Saturday, August 17, 2013

GameStop Taking Advantage Of Customers With Xenoblade Chronicles?

Xenoblade Chronicles is widely considered one of the best (if not THE best) console J-RPG of the last console generation (Personally, it ranks in my top 10 RPG's of all time). The game oozes quality and the sheer volume of content rivals just about any other console game ever created. This epic RPG almost didn't see a US release but fan outcry convinced Nintendo to bring it stateside through a partnership with GameStop. The resulting partnership saw the game released exclusively through Nintendo's online storefront and GameStop (Stores and Online). This partnership was also unique in that GameStop split the production costs with the Big N ultimately creating a low print run of the game. This meant that after the initial batch was sold, prices immediately shot through the roof due to demand.

This brings us to a disturbing situation with GameStop. Under normal circumstances, a rare game such as this either becomes a collector's item and is priced accordingly or the publisher sees this increased demand and decides to order a second print run which was the case with games such as Radiant Historia (Atlus) and The Last Story (XSEED). The second print run will normally stabilize the price from whatever outrageous spikes it has seen. In the case of Xenoblade Chronicles, Nintendo was reluctant to even bring the game over to the US in the first place so a second print run was out of the question and GameStop could not make more without Nintendo. Prices has since risen with loose used copies going for $90 minimum and complete/new copies often ranging from $150-$200. 

Currently, GameStop has the game selling used on their website for a whopping $90 (one of the most expensive used games they carry) which would normally end the story. This is not the case though as GameStop has suddenly (and mysteriously) had a large restocking of the game and what's worse, the games seem to be in complete and new condition (minus the factory seal). Gamer's have taken notice of this are crying fowl accusing GameStop of taking advantage of a game they had a hand in bringing to the US. While some think that GameStop has somehow gotten a second print run, the situation likely has more to do with the company taking advantage of their involvement with the games distribution, allow me to explain. 
  • GameStop knew that outside of Nintendo, they were the only ones able to sell the game so they likely ordered as many copies for the company as possible through their deal. 
  • They advertised their exclusive retail availability of the game resulting in record pre-order numbers for the title which is especially noteworthy for the waning Wii system.
  • They sold through all of their pre-orders as well as some additional on shelf copies for their retail chain and ultimately "sold out" of new copies around the same time as Nintendo's online store. 
  • This caused the game to immediately spike in value shortly after due to a limited print run and universal acclaim.
Now it's time for the dirty part and while it is impossible to 100% prove due to shady business practices, I have personally witnessed similar questionably legal activities while working for the company. GameStop likely withheld new copies in their warehouses with the intention to stock them as pre-owned during a notoriously bad down time for video game sales (taking advantage of the collector's market for the game). Anyone who has worked in video game sales knows that the summer months are awful for sales as there are very few new titles and most people are waiting for the fall rush which kicks off in September. This is why game stores have summer sales to try and keep sales up during the down time. GameStop could neither sell the game new for a jacked up price or sell factory sealed games for used prices so they simply have their staff open the new product and ship it out as used. This has been backed up by recent purchases of the game which are in complete, brand new condition (even including unused club Nintendo codes which has been confirmed by Treon's Realm).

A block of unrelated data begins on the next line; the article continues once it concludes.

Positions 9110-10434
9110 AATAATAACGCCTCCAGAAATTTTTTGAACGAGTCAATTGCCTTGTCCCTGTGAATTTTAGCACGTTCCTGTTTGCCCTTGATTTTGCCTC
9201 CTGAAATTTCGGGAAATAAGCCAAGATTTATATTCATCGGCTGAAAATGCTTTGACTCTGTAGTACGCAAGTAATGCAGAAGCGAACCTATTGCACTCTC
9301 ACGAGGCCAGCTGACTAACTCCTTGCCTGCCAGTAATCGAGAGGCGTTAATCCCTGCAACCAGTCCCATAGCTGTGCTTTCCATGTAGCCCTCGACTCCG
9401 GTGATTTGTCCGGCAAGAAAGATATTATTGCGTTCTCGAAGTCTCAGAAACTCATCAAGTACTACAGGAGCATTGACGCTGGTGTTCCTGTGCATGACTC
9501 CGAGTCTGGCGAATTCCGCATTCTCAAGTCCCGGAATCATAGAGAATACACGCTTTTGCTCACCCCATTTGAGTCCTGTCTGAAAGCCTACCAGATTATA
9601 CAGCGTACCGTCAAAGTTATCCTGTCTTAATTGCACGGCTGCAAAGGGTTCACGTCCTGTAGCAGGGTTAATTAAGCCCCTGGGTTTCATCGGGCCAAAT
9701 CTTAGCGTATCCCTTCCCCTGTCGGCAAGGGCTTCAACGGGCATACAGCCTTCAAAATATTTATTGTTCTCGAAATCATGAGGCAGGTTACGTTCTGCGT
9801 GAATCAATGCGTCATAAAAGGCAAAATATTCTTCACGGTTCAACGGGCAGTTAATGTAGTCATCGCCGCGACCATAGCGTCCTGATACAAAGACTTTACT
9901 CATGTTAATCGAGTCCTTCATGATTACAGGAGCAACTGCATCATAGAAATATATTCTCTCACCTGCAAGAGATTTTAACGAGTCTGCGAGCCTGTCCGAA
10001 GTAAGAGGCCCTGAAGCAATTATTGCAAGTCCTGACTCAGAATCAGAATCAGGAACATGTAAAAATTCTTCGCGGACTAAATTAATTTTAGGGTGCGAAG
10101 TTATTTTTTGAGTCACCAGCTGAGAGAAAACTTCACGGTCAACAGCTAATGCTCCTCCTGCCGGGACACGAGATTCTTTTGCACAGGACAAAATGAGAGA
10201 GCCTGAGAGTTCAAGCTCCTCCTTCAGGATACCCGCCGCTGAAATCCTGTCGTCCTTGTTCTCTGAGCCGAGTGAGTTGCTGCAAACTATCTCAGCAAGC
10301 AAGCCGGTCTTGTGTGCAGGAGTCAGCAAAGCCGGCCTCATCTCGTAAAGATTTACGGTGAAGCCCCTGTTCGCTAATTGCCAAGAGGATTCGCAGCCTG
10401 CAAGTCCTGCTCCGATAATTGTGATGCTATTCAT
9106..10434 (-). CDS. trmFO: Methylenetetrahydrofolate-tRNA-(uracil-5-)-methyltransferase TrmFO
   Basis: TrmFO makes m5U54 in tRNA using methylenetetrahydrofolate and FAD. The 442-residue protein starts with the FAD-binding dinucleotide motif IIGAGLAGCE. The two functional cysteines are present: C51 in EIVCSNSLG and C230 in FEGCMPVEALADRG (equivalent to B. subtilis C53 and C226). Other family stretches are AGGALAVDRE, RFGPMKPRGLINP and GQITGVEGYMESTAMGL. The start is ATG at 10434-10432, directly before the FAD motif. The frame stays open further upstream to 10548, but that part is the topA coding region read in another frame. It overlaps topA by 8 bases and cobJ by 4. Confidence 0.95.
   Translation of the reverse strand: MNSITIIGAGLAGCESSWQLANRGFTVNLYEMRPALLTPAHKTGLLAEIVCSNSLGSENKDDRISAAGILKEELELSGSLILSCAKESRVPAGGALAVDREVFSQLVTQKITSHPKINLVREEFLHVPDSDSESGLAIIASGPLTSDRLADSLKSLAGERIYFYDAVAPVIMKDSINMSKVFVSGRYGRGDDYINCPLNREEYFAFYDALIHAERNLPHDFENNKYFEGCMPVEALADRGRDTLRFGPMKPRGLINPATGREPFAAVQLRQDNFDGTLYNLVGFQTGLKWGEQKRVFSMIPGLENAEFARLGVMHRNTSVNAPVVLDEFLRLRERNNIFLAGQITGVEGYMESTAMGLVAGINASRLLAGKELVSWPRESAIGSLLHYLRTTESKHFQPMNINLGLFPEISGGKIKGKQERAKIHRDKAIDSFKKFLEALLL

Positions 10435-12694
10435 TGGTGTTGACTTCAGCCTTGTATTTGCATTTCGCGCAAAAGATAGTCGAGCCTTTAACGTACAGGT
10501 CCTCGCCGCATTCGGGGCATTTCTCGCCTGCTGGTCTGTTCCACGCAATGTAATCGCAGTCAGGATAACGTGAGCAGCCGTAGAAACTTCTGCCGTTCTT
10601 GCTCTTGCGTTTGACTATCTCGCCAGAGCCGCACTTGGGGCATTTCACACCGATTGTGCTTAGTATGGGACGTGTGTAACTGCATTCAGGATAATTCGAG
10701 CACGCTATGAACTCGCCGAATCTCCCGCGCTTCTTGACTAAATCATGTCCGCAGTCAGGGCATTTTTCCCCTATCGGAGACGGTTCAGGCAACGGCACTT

While this shady practice may seem isolated, it is similar to situations I have seen firsthand (while working for the company) where GameStop will take new product and sell it as used after the cost to the company has been mitigated. I personally had a GameStop employee admit to doing this last week when purchasing "used" copies of Wario Land Shake It! and Battalion Wars 2 (when I asked to checked the discs, she informed me that they had just been converted from new to used and sure enough, they were brand new games minus shrink wrap!). YouTube channel ReviewTechUSA has put together a hilarious "commercial" which illustrates how GameStop takes advantage of their customers as well as the industry. Enjoy!

NOTE: GameStop has responded claiming that they will be bringing back pricey "vintage" titles in the coming months. Metroid Prime Trilogy has already started popping up on store shelves and online for $85 used. Once again, the "used" copies of this game are in brand new condition complete with unused Club Nintendo cards. Provided these games sell, you can expect this to become a normal practice for the company as their traditional retail sales continue to fall in the face of a rising digital market.